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The Santa Barbara Oil Spill Caught a Small Federal Regulator at a Vulnerable Time

The Pipeline and Hazardous Materials Safety Administration has scarcely more staffers than the agency responsible for America's 59 war cemeteries.
Oil from the Santa Barbara spill. (Photo: Zackmann08/Wikimedia Commons)

Oil from the Santa Barbara spill. (Photo: Zackmann08/Wikimedia Commons)

The Santa Barbara pipeline leaked more than 100,000 gallons of crude oil last month. Overseeing the pipeline, it turns out, was a small, relatively unknown federal agency—which, at the time of the leak, had no permanent leader and fewer employees than seemingly less crucial regulators.

The oil spill in Santa Barbara is only the latest to draw attention to the discrepancies between the Pipeline and Hazardous Materials Safety Administration's modest size, the low fines it has levied, and the large responsibility it holds. Besides the Santa Barbara pipeline, the administration is responsible for inspecting more than 2.6 million miles of United States pipes carrying crude oil, natural gas, and other hazardous substances.

PHMSA has 139 federal inspection and enforcement staff and "over 300" state partners. That's not much more than the American Battle Monuments Commission.

PHMSA has not had a permanent head since October, when Cynthia Quarterman left her post. President Barack Obama nominated Marie Therese Dominguez to the position just three days ago. The nomination came a week after 10 U.S. senators, in response to the recent spill, posted a letter asking that Obama to "act quickly ... so that the Senate can confirm an individual to this key position."

"It is important to states like ours that PHMSA have a permanent administrator, to ensure accountability, to develop long-term plans for pipeline transport and crude-by-rail safety, and to respond quickly when things unfortunately go wrong," wrote the 10 senators, including California's Barbara Boxer and Dianne Feinstein.

But long before any of PHMSA's leadership troubles, independent investigations found the agency to be underpowered and understaffed. As the New York Times reported in 2011:

An examination of agency data and interviews with safety experts ... portray an agency that rarely levies fines and is not active enough in policing the aging labyrinth of pipelines, which has suffered thousands of significant hazardous liquid spills over the past two decades.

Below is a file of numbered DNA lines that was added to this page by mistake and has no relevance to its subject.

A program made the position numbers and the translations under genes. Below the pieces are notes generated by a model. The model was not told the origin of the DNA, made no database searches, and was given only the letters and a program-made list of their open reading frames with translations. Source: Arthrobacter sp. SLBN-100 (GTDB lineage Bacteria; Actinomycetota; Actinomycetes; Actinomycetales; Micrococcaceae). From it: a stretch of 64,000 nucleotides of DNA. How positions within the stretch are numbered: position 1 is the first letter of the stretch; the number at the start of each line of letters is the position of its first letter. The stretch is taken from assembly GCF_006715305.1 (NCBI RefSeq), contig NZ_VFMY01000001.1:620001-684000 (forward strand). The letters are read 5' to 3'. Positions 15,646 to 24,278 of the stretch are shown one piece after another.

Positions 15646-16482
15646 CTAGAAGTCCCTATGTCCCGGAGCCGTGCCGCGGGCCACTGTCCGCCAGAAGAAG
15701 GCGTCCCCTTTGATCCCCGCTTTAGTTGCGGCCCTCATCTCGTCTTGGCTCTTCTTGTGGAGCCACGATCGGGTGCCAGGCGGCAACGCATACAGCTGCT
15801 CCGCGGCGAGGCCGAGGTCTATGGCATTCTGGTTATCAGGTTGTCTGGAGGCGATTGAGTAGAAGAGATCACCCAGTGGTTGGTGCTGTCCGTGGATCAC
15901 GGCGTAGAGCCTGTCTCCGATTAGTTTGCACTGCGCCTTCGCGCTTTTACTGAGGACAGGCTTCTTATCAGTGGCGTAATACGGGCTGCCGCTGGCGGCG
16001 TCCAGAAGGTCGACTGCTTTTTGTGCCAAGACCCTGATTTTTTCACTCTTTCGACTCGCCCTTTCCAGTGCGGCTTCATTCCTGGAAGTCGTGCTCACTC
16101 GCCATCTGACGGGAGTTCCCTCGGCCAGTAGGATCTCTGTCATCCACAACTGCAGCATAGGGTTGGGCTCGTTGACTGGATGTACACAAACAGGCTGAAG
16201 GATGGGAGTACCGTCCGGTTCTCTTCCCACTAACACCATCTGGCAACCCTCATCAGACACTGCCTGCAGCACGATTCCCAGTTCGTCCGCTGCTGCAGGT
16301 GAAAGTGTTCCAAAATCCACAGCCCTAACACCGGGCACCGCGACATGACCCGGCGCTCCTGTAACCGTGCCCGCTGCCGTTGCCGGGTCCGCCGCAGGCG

The week of the Santa Barbara oil spill, a Politico report on the agency found something similar:

The picture that emerges is of an agency that lacks the manpower to inspect the nation's 2.6 million miles of oil and gas lines, that grants the industry it regulates significant power to influence the rule-making process, and that has stubbornly failed to take a more aggressive regulatory role, even when ordered by Congress to do so.

Federal auditors have regularly dinged the agency for its ineffectiveness since the 1970s, according to the Philadelphia Inquirer. And to be sure, major spills have occurred under the agency's watch over that period of time. (For reference, check out these visualizations of PHMSA's own data of significant pipeline accidents nationwide between 1986 and 2012.)

We found an additional, especially interesting illustration of the discrepancy between PHMSA's muscle and its responsibility: The agency has 139 federal inspection and enforcement staff and "over 300" state partners—barely more than the American Battle Monuments Commission, which is responsible for 59 war memorials and cemeteries, and had the equivalent of 395 full-time workers in 2014.

That's not to say staffing up would alone fix PHMSA's troubles. "Throwing more resources and money at the problem may not be the answer for the tiny agency, because there remain deeper concerns about how it works, especially its reluctance to mandate safety improvements or to level meaningful fines for wrongdoing," the New York Times reported. Still, it would be a start. For 2015, Congress authorized PHMSA to hire 98 more inspection and enforcement staffers, but it's unclear how many of those positions the agency has actually filled, the Santa Barbara Independent reports.